Hagel opposes unilateral sanctions against Iran, and while his multilateralist approach fits with President Obama's, Hagel's votes against extending sanctions on Iran could cost him favor with Israel advocates.
The Republican Jewish Coalition aired a list of grievances against Hagel in December, after his name first became seriously floated for the position, with Executive Director Matt Brooks saying the former senator's "statements and actions regarding Israel have raised serious concerns for many Americans who care about Israel."
Weekly Standard editor William Kristol, who also leads the Emergency Committee for Israel, lambasted Hagel in an editorial in his magazine, citing Hagel's "anti-Israel, pro-appeasement-of-Iran bona fides," and, "record of consistent hostility to Israel over the last decade."
Shortly after Obama made his announcement, Senate Majority Leader Eric Cantor released a statement saying he was "profoundly concerned and disappointed" with Hagel's nomination.
"Senator Hagel's incendiary views of Israel are only the tip of the iceberg. On Iraq, Afghanistan, Syria, Iran and defense spending, Hagel's reported views call into question his judgment about the most important matters facing our national security. Taken together, Hagel's views represent a call for a broad retreat from the preeminent role America has played, and must continue to play, in the world during a period of profound tumult and instability," Cantor, R-Va., wrote.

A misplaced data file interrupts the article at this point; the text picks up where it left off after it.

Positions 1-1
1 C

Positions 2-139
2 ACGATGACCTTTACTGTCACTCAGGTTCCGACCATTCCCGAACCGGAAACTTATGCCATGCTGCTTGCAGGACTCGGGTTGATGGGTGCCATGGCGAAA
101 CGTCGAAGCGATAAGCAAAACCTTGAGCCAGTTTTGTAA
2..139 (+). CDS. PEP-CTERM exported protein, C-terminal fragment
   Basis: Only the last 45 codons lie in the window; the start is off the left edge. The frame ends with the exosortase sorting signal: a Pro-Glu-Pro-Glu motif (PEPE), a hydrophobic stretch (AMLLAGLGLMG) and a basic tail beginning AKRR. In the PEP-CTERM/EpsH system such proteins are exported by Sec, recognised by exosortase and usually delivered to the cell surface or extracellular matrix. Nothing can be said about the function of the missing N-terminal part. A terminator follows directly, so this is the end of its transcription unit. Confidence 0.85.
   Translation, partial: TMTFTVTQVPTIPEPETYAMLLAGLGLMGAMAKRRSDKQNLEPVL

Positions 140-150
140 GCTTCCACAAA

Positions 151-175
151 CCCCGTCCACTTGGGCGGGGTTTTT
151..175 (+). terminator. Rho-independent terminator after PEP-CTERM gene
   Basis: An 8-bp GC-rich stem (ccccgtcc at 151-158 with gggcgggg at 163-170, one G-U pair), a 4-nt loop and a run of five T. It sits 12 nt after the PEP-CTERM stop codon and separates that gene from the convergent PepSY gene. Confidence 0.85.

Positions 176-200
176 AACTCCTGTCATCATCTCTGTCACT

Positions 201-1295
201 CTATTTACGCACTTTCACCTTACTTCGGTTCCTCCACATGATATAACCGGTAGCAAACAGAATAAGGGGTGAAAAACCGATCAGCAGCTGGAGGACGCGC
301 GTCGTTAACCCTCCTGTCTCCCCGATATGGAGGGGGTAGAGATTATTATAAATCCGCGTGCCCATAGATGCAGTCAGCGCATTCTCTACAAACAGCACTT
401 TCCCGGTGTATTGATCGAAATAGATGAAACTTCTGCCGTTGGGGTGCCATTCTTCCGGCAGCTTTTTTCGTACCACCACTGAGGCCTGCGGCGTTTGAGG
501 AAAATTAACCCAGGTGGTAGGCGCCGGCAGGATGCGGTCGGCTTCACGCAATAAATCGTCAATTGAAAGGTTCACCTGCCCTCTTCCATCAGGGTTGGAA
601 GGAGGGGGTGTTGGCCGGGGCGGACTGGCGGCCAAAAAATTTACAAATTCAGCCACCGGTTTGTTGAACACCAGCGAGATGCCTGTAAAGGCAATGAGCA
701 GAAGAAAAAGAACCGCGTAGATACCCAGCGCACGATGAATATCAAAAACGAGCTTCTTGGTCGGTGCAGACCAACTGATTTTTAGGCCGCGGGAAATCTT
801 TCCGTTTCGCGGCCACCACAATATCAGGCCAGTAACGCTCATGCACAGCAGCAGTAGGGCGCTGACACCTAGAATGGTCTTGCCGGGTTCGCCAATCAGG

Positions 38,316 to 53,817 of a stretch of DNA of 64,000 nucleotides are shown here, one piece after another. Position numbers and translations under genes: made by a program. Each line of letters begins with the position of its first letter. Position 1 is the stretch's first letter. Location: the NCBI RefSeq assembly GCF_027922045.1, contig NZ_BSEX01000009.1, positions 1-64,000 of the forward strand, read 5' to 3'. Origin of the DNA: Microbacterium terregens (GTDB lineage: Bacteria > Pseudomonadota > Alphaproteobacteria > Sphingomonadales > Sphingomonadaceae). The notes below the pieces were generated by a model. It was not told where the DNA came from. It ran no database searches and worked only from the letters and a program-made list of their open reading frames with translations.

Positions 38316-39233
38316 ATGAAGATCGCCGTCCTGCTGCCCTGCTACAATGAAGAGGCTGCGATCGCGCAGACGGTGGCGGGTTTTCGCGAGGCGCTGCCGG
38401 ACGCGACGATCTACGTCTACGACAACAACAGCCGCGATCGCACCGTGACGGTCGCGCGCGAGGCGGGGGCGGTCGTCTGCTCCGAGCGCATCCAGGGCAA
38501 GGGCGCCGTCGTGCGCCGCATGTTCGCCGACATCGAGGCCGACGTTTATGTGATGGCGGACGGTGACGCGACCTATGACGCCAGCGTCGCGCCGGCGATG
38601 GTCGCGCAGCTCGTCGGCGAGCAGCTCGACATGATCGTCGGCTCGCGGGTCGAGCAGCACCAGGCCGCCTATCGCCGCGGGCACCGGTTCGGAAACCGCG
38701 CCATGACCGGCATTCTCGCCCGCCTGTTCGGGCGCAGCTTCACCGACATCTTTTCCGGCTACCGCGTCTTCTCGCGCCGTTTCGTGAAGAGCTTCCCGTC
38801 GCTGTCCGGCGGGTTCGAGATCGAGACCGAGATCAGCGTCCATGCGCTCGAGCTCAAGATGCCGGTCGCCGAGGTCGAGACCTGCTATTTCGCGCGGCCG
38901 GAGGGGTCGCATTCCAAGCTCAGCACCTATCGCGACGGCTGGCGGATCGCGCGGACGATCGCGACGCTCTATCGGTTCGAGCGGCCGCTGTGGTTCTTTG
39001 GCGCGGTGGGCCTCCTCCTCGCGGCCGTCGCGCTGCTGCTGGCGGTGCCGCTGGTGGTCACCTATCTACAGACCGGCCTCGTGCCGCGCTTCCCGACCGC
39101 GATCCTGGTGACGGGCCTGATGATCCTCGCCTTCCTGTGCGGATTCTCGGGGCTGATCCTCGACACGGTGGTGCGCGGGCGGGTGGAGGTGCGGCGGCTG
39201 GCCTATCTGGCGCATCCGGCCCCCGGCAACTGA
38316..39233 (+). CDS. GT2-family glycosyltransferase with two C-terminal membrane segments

A Republican LGBT activist group has also criticized Hagel for his record on gay rights, for – among other things – opposing the repeal of Don't Ask, Don't Tell.
In a 2011 interview with the National Journal, Hagel said "a dangerous, toxic intolerance of other people's opinions" had tainted American politics.
Though he has largely shown support for President Obama, he called the president's health care law his "biggest mistake," saying it sapped him of "a good amount of his political capital and goodwill going in."
By picking Hagel, a Republican, Obama is seen as making a stab at bipartisanship – something most Americans agree Washington is sorely lacking these days.
Immediately after Obama announced his nomination, former Secretary of State Colin Powell sent out a statement endorsing his choice.
"Chuck displays his courage in many ways. You can always count on him to analyze a difficult situation and take a position that reflects his best judgment. I believe that more than ever we need that kind of independent and bold leader who thinks in and out of the box. He is the kind of leader needed by the Department of Defense to deal with the strategic and resource challenges it will be facing over the next several years."
Like Obama, Powell urged the Senate to confirm Hagel "as soon as possible."